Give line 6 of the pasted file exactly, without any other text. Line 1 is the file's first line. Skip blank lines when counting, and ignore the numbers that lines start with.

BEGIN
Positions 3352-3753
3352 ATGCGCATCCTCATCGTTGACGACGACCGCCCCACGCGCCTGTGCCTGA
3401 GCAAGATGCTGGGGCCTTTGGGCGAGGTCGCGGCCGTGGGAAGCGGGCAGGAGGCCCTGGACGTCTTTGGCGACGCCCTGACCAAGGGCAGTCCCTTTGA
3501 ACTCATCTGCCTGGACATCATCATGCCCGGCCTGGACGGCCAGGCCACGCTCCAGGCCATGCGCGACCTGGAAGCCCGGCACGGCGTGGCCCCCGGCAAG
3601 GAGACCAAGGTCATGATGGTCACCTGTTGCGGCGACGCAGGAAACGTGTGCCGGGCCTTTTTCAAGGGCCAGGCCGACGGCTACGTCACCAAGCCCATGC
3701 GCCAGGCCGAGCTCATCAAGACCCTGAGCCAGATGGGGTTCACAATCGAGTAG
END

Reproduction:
3701 GCCAGGCCGAGCTCATCAAGACCCTGAGCCAGATGGGGTTCACAATCGAGTAG